didn't announce a serious plan to attack the summit at
this time, says Zdenek. We wanted to build C4. Of
course subconsciously we thought after building C4, we
want to go to the top. There is not a question about
the summit at this moment, because we did not manage
to get the tent for C4 in the proper place on the
together with Radek and Zdenek worked very hard to get
our equipment up. So this is how Miska feels about it:
left BC to get to C1. The very next day (Friday) I
went all the way to C3. Originally we were four on the
way up, but C3 accommodates only three climbers. So
Mira and I decided to flip a coin to see who stays in
C2 and who will continue up to C3. In the end Mira was
tiered before C2 anyway. So the three of us continued
to C3. I must admit it was pretty hard and each of us
carried a 20 kg bag. As we arrived to C3 we saw the
tent was completely destroyed. We had to clean
everything up and raise a new tent. It was almost 6
pm. Our new tent is Alpinus designed for two people.
We got in with all our stuff and it was very crowded.
We cooked in a sitting position. Normally when we
cook, we lie down. We went to sleep around 10 pm and
it was a difficult night. Everybody was bumping into
each other. I was very tired in the morning.
took us too long to pack up in the morning. We also
cooked a lot. I did not feel like eating, but despite
that I managed to get down a little bit of chocolate
and crackers. We left camp at 11 am. A bit late. We
were ascending hard with Radek at the lead, then me
and last was Zdenek. We wanted to bring up all of C4,
so each of us carried about 20 kg. There was fresh
snow over C3. While walking I was sinking in and I was
walking really slow. After about 200 meters I knew
that I will not get there with this load, so I called
the guys. We got together and decided that they will
go down to C3 with me.
went directly to C2. Firstly to get good sleep and
secondly to get a better appetite. Finally in the
evening I ate without feeling sick. I was at 7000 m
for the first time in my life and I think all these
problems come from exhaustion than from elevation. I
feel that everything will be OK, so I still have the
summit on my mind. Next time I will be ascending, I
will go from BC to C2 and then I will go up each day
to each camp.
and Sona left for C1 on Saturday afternoon. Bouda was
supposed to go with them, but based on the weather it
seems that they are in for a long stay (2 days) on the
mountain face. So Bouda decided it is not worth it.
Monday Radek and Mira tried to bring up at least the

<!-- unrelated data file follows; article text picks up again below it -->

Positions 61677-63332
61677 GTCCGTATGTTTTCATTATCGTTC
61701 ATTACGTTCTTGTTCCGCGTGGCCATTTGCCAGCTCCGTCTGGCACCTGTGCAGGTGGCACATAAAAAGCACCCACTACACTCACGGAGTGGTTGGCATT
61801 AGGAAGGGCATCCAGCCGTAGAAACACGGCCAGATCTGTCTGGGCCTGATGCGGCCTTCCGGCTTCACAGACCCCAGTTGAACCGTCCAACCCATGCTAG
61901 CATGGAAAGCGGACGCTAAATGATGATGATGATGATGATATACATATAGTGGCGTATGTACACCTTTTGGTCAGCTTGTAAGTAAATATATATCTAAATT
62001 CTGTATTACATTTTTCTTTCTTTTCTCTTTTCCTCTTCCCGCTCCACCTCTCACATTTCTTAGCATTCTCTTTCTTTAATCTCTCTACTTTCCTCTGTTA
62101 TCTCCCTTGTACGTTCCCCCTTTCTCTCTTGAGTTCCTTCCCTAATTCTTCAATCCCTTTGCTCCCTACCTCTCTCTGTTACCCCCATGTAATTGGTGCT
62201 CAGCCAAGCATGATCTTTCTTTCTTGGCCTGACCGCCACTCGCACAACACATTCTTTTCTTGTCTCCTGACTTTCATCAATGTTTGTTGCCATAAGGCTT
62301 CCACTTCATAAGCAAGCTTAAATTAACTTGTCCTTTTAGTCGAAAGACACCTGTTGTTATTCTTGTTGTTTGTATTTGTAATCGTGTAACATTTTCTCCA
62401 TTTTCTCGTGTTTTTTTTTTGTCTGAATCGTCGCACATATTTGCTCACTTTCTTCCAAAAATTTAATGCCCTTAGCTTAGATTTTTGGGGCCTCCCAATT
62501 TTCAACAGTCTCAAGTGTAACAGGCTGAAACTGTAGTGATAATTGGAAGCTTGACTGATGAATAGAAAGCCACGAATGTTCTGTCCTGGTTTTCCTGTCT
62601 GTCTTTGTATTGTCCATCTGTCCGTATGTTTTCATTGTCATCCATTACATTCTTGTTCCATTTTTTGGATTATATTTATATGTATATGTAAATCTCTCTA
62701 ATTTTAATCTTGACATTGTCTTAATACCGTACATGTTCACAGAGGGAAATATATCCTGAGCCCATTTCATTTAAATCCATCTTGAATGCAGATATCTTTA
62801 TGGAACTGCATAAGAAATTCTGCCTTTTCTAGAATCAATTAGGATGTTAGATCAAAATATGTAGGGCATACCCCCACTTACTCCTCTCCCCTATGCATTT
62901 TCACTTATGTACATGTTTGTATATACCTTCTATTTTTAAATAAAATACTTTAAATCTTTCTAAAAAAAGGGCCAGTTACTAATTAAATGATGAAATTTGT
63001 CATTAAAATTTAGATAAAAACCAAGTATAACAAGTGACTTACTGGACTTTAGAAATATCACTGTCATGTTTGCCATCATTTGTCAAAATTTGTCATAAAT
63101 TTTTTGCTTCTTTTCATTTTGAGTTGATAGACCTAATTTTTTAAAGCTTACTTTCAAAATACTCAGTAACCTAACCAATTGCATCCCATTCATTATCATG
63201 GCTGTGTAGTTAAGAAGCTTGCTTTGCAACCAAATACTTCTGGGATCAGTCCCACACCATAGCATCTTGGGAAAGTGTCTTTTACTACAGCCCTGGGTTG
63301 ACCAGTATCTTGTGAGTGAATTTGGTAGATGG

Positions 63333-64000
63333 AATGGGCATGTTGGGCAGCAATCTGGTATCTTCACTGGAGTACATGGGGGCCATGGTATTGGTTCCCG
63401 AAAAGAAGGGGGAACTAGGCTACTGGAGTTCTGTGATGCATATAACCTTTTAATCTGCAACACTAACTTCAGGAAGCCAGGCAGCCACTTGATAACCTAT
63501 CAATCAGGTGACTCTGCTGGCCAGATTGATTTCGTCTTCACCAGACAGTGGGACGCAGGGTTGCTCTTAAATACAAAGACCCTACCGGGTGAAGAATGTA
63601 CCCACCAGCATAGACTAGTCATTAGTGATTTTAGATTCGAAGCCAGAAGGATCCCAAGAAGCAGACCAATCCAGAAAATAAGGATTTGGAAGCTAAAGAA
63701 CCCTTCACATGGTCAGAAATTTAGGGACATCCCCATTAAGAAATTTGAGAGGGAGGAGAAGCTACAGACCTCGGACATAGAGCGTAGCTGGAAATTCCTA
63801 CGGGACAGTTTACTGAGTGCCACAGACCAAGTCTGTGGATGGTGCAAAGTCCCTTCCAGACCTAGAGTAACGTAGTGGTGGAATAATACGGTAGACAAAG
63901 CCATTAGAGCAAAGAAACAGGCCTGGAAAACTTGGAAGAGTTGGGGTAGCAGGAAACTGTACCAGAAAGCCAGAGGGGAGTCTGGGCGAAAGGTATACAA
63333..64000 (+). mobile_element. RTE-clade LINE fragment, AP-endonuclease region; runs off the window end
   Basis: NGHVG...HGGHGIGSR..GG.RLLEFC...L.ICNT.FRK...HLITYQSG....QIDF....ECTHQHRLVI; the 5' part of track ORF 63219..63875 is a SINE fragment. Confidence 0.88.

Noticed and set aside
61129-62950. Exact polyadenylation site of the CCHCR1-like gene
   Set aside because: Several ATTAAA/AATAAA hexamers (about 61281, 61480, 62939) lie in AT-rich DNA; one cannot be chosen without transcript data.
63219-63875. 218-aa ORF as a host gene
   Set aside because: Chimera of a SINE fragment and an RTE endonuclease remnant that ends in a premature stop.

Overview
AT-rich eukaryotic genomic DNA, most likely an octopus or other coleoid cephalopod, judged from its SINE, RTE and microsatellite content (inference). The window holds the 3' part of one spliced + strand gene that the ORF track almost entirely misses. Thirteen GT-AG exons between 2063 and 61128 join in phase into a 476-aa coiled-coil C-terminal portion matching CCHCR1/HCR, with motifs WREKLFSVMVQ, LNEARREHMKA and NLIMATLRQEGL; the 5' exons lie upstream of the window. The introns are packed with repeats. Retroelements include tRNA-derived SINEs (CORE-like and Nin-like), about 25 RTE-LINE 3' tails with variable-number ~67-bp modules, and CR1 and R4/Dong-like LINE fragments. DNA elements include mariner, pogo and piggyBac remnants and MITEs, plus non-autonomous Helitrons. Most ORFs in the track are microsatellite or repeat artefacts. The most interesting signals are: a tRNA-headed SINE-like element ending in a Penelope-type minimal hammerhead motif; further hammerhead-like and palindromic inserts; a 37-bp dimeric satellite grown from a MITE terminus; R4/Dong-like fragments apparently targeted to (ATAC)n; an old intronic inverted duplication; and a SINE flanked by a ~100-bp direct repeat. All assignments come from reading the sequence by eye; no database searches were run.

basics for C4. Later Radek called to BC to say that
they did not make it, so they deposited camp somewhere
around 200 m under mountain shoulder. Zdenek, who
talked to them from BC was not to happy: If they would
only take a tent and make it all the way, it would be
just great. This way all four of us have to build C4
and Sona arrived to C2 with the load and were asking
for the weather forecast. If the weather will really
get worst on Monday, they will return.
chef went to BC under Broad Peak today. He said that 2
Bulgarians and maybe even Argentineans are going for
the summit today. The Estonians are planning to reach
the summit on Monday.
7/22/2001: Hi, In accordance with last message [see
below], 10 people get to the SUMMIT of K2 !!! 6
Koreans (with oxygen and porters) [the Koreans only
reported five so far], 2 Spanish (Carlos Pauner and Pepe Garces),
2 members of the International expedition (Hans
Kammerlander and Jean Christophe Lafaille) (Expedition
leader is Peter Guggemos). Our Czech expeditions have
not build C4 yet. We not try summit attack, at this
attack in groups.
Radek and Miska left C1 for C3 on Friday and Mira went
to C2. They had to find out what the situation is in
the elevation camps after a huge brutal avalanche
which went down on Friday at about 5 am. They also
planned to build C4 on the mountain’s shoulder at
7800 - 7900 m. The weather was beautiful and the tent
in C3 was completely destroyed. Zdenek decided to
build another tent that evening, sleep over and in the
morning go on to build C4 so Mira had to bring a new
tent from C2.
had conformed that the Koreans, Spanish, and
international group with Kammerlander at the lead want
to reach the summit on Sunday. Zdenek and Radek
decided to join them, but on Saturday morning during
their ascent where C4 was supposed to stand, they
returned. None of them felt good. The weather forecast
is beginning to be bad already for during the night
from Sunday to Monday.
is busy here in BC. An expected Czech group of
trackers arrived. We were worried that the
above-mentioned avalanche buried all the gear that
Sona, Simon and Bouda had deposited on the mountain
face just were Cesen route starts. So everybody in BC
including our chef went to search for the lost gear.
After a careful revision we found out that it is not
that bad. In the end the only thing we were missing
was Sona’s helmet. The problem was that this was the
only one Sona has. A Chef from a neighboring
expedition brought a helmet, but demanded $ 350 for
it. In the evening he deducted $200, so he wanted $100
for it. Even that it is crazy extortion. In the
morning our chef Peter went to the BC under Broad Peak
and brought another helmet, this time for $25. So
after all that Sona now has a helmet.
next news will be right on Sunday to tell you how the
groups are doing attacking the summit and also to tell
you what our plans are.
of the Czech K2 Expedition: Himalaya
here for K2 2000